Scotland is not exactly known for its prowess in basketball, so it might come as a surprise that the current Great Britain captain is from Stirling.
In fact, 6'10" Kieron Achara is somewhat of a poster boy for the sport, being the national skipper and leading Scotland's only professional side, Glasgow Rocks.
Along with forward Gareth Murray from Abroath, he helped GB qualify for their first EuroBasket tournament in 2017, the sport's biggest biennial competition on this continent.
But the 33-year-old said the chance to pull on a Scotland vest would be a "huge deal".
"I was very unfortunate to miss the Commonwealth Games in 2006," Achara told BBC Scotland.
"I tore my shoulder and was devastated so to have another opportunity to go in 2018 is something I really hope happens.
"I do a lot of volunteer work going into schools to talk about sport and being active.
"A lot of kids were talking about the 2014 Games - the hype was there, the buzz was there, but unfortunately basketball didn't get to be there.
"That would have made a huge difference, so 2018 could be our starting point and a chance to rebuild and make sure kids are getting inspired to play the sport."
"The British league is a competitive league, there's a lot of players from all over the world so that's a head start. But we're obviously going to be competing for Scotland so that's not enough and test games will be vital too."
Work has already begun to get Scotland to the Games - SportScotland has provided an additional £280,000 of funding to basketballscotland for the governing body to invest in their performance programmes.
That includes bringing on board two national full-time coaches to work closely with both the men's and women's teams, and athletes have been brought back home to Scotland to train and play together in the build-up to 2018.
Erik Olson has recently been recruited as the men's national performance coach, with experience in Australia and Iceland since his playing days with Falkirk Fury.
Although the qualification process has not been announced, he explained work to ensure they make the cut is well under way.
Olson said: "By having our key players and many young players playing here in the BBL and the national league we have that platform to continue our improvement which we've not had in years past as there's been a bit of a disconnect.
"We feel we're in a great spot to lead that qualification with the strength of the British Basketball League.
"We have great facilities, great support and the ability now to have our key players playing together. We're not where we want to be yet as we'd like to have more of those key players and some more young kids."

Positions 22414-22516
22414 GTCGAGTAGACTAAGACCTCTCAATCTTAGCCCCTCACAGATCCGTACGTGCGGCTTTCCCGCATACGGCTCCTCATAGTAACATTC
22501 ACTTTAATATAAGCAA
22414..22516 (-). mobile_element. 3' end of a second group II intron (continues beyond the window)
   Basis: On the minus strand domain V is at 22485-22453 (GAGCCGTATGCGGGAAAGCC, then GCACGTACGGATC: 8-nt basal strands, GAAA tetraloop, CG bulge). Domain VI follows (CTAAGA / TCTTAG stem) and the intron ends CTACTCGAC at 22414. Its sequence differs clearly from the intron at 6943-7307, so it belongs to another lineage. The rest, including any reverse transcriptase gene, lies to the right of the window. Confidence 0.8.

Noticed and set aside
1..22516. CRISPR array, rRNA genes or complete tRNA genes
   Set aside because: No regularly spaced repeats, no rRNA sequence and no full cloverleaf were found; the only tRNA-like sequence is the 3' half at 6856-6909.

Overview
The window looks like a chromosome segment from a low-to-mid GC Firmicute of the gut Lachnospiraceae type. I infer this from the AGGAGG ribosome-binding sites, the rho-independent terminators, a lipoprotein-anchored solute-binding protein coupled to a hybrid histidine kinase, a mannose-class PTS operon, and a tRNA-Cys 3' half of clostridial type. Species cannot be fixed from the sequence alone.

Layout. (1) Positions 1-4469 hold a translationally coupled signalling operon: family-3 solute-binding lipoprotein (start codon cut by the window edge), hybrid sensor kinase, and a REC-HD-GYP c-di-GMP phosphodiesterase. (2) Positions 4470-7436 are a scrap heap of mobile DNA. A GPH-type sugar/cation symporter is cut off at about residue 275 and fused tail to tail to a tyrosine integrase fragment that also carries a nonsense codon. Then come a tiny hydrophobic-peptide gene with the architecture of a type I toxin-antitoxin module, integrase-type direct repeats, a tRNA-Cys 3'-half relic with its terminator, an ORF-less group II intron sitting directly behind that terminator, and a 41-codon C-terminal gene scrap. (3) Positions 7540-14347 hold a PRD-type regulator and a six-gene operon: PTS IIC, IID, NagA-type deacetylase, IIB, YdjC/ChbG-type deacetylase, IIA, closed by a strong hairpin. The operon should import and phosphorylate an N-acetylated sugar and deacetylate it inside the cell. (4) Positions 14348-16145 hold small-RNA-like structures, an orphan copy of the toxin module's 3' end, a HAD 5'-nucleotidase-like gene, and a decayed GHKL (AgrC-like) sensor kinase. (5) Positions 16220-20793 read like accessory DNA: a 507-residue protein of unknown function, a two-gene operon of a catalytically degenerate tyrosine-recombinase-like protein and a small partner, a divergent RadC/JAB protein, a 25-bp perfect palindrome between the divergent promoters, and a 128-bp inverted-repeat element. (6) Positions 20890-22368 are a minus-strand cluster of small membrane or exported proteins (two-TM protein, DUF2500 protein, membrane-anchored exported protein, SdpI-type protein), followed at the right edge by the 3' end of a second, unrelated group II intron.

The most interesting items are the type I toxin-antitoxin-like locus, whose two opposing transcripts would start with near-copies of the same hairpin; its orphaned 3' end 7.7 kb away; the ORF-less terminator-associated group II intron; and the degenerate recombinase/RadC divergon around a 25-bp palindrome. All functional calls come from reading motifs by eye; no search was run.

The American added: "There's no greater thing than watching your country play at the world stage - whether it's football or basketball.
"If you are a young player and you see guys like Achara and Murray it gives you a goal, a target to work towards and it's no different on the world stage."
In a bid to grow participation and develop opportunities for female players, Scotland also now has its first professional basketball team, who are part of the British Women's Basketball League.
Caledonia Pride join the 10 team franchise with their debut against Leicester Riders on 9 October.
And playing in the British Women's Basketball League provides vital experience which could help Scotland get to the Gold Coast, something Pride shooting guard Sarah Thomson believes will be a turning point for the next generation.
"It gives them a sense of hope and inspiration that they can do something with their sporting career," she said.
"The Commonwealth Games would be the icing on the cake for all of us athletes, especially for us in a minority sports, as basketball isn't huge here.
"For such a small country to get there would be fantastic, not just for us but our families and everyone watching too."
And Thomson believes their work now will only lead to better things: "We are just the starting point. It's not just the two-year programme but almost like a legacy for basketball in Scotland to have young girls and boys coming through.
"We can be something to look up to when they get to our age and realise they can achieve something in sport."
It's a thought echoed by Achara, who strongly advocates the off-court benefits of playing basketball.
"We're doing a great job of targeting schools, getting younger kids getting involved. They need to have opportunities, to aspire to be something," he said.
"For me it was the opportunity to go to America on a scholarship - that was my carrot - and having professional teams (Rocks and Pride) on our doorstep, those are incentives to get people to stick out the game and maybe go to university and get degrees, as well as playing a sport they love."